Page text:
I love travel, mainly long haul and for several weeks. But this last weekend has made me appreciate the value of a short break.
I am a fan of Meet Up Groups and TravelTogetherUK had a trip organised to Kiev and Chernobyl. No hesitation; count me in!
A man I was dating at the time thought it would be enough to watch a TV programme, but I want to experience life, not be an observer.
What was great about this group trip compared to commercial companies like Exodus was that we had a WhatsApp group created so we were chatting in advance and it made it easy to find and coordinate our activities whilst away.

We met at the airport, got a couple of minibuses to the hotel and then out for dinner as a large group. I had had a terrible roomie on my last group holiday, this time Jules was fab.
Kiev has some terrible historical moments, a poignant one when the army shot at young people demonstrating in the square. I learnt a lot about the history, and politics was discussed as the presidential elections took place on the Sunday with Volodymir Zelensky winning by a large majority.
We spent a full day on a couple of free walking tours, and clearly the highlight was going to Pripyat to walk around the abandoned city after the Chernobyl nuclear disaster. It was a 2-hour drive from Kiev and we had to take passports. We were shown films on the bus with some haunting footage. There were three check points. The first was as we entered Dytyatky (on the border of the 30 km Exclusion zone. We had to show passports, were given a pass, told about the security and safety aspects, and at the second check point given GPS devices so they could track us. The tour company Chernobylwel.com was excellent.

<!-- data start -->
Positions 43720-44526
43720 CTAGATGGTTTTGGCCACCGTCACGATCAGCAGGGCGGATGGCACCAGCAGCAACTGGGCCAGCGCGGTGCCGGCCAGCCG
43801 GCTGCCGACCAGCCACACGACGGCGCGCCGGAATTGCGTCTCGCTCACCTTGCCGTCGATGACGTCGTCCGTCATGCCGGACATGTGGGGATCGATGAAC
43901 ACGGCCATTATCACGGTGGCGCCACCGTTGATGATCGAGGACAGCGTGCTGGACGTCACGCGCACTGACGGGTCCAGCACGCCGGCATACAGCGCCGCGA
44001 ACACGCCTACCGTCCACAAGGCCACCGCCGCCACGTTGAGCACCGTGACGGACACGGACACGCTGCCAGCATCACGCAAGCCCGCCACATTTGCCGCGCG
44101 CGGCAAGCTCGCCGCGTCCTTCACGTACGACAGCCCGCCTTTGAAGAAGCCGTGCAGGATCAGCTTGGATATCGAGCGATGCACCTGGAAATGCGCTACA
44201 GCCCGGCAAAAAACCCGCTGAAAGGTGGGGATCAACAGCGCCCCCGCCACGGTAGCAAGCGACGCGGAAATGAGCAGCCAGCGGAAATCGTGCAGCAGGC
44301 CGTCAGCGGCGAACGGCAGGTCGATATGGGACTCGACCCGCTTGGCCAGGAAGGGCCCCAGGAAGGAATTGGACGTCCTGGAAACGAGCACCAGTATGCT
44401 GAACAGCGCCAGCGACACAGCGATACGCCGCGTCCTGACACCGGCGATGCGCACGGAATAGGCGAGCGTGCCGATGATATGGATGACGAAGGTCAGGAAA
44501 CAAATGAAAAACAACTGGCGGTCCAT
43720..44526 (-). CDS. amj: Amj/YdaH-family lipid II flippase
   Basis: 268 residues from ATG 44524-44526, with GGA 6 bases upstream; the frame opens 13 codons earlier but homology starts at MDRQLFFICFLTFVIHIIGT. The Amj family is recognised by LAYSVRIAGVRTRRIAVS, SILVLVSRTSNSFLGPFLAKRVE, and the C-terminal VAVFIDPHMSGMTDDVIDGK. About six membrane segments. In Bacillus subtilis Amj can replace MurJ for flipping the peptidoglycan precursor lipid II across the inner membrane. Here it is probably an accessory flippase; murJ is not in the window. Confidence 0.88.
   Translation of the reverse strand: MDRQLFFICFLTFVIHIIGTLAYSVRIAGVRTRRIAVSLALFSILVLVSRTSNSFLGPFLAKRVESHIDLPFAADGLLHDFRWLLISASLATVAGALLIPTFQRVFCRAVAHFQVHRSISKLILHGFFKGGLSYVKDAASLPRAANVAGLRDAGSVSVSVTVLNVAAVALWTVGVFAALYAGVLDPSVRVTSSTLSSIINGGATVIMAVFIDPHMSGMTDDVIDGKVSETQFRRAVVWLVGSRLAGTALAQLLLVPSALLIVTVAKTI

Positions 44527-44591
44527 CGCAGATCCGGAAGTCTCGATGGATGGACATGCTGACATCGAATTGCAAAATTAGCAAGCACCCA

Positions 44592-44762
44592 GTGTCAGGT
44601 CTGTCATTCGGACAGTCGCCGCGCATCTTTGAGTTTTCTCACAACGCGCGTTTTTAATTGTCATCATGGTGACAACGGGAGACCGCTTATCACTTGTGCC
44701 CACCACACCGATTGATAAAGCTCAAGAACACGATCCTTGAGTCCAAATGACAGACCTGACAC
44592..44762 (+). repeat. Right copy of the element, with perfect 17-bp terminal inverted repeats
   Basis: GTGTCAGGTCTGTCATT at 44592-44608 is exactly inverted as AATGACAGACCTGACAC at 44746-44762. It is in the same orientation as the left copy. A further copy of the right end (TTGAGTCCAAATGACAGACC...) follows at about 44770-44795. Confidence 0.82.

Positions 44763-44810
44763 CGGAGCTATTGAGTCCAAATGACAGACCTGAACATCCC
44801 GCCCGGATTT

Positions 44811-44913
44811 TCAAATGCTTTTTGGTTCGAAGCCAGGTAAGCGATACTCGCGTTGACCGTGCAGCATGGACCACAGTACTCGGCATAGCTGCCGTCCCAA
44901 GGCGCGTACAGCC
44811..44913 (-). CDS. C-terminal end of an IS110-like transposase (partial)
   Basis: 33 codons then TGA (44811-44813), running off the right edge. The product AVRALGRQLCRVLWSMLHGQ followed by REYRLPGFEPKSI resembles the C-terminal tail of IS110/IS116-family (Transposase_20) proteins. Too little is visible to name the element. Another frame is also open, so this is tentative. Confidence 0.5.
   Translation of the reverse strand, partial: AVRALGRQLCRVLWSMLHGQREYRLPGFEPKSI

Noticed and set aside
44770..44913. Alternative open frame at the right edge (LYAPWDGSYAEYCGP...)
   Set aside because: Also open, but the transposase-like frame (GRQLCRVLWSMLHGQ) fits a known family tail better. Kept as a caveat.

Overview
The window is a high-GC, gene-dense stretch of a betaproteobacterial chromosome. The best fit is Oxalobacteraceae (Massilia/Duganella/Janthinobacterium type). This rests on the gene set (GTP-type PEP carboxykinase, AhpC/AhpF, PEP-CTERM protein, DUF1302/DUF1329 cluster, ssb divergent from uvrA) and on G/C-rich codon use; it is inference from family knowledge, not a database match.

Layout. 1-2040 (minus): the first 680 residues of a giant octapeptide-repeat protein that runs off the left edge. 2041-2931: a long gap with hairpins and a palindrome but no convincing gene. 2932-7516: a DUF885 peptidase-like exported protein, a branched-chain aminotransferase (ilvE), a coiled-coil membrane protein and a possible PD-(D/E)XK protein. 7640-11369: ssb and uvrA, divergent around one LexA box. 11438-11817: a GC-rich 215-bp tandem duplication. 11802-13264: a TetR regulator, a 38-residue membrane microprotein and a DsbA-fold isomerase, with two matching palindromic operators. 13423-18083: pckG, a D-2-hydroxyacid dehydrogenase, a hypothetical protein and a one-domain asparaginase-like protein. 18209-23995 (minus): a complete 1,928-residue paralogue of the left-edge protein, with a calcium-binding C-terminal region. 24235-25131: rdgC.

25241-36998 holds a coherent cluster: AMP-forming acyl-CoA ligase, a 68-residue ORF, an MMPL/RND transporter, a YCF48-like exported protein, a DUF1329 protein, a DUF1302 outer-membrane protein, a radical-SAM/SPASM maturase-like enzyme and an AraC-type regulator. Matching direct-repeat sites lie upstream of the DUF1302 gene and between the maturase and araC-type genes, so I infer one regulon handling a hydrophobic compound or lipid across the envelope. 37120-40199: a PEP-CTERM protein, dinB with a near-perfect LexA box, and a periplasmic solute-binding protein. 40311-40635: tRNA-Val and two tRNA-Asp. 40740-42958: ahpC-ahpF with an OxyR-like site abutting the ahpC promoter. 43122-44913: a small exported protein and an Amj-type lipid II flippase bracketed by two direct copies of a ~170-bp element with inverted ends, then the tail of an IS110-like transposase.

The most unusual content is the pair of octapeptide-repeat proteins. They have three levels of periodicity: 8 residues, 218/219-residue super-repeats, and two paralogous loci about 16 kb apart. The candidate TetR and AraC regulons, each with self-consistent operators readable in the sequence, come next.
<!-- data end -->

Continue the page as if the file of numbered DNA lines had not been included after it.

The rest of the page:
We visited the abandoned kindergarten, saw the unfinished 5th and 6th reactors and cooling towers and stopped at the monument to the firemen that lost their lives following the disaster. We were able to take photos near reactor number 4. We drove through the Red Forest and to Pripyat, the town which housed the workers of the power plant and their families. So many abandoned buildings with toys, books and more just left. The fairground with the famous Ferris wheel and dodgems.
 

At the end of the trip we again reached the Dytyatky Control Point to measure our radiation levels.
STREET ART
I am a huge fan of Street Art, found a trip and using the Whatsapp group organised a sub group trip – loved it. What was interesting about doing this with a guide was learning more about the artist and the meaning behind the art. I’ve got explanations on my Instagram page against the relevant images.
 

 
I have got lots of photos on my Instagram page: https://www.instagram.com/denisetaylor785/
 
What are your stand out holiday/travel destinations – do share.

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2 Comments

  1. I lived in Kyiv for a while (and that’s where I was told to spell it Kyiv, not Kiev). I didn’t go to Chernobyl but met people from there. Thyroid problems are one of the big legacies. One friend had complications of pregnancy. We knew people whose sons had died fighting the meltdown for the benefit of so many others. It was a tragedy. And a lesson – why on earth would we want any more of these installations when their legacy is so dangerous.

  2. Yes – in country they call it Kyiv, but in the UK a different spelling, like with other countries. It is so very sad.


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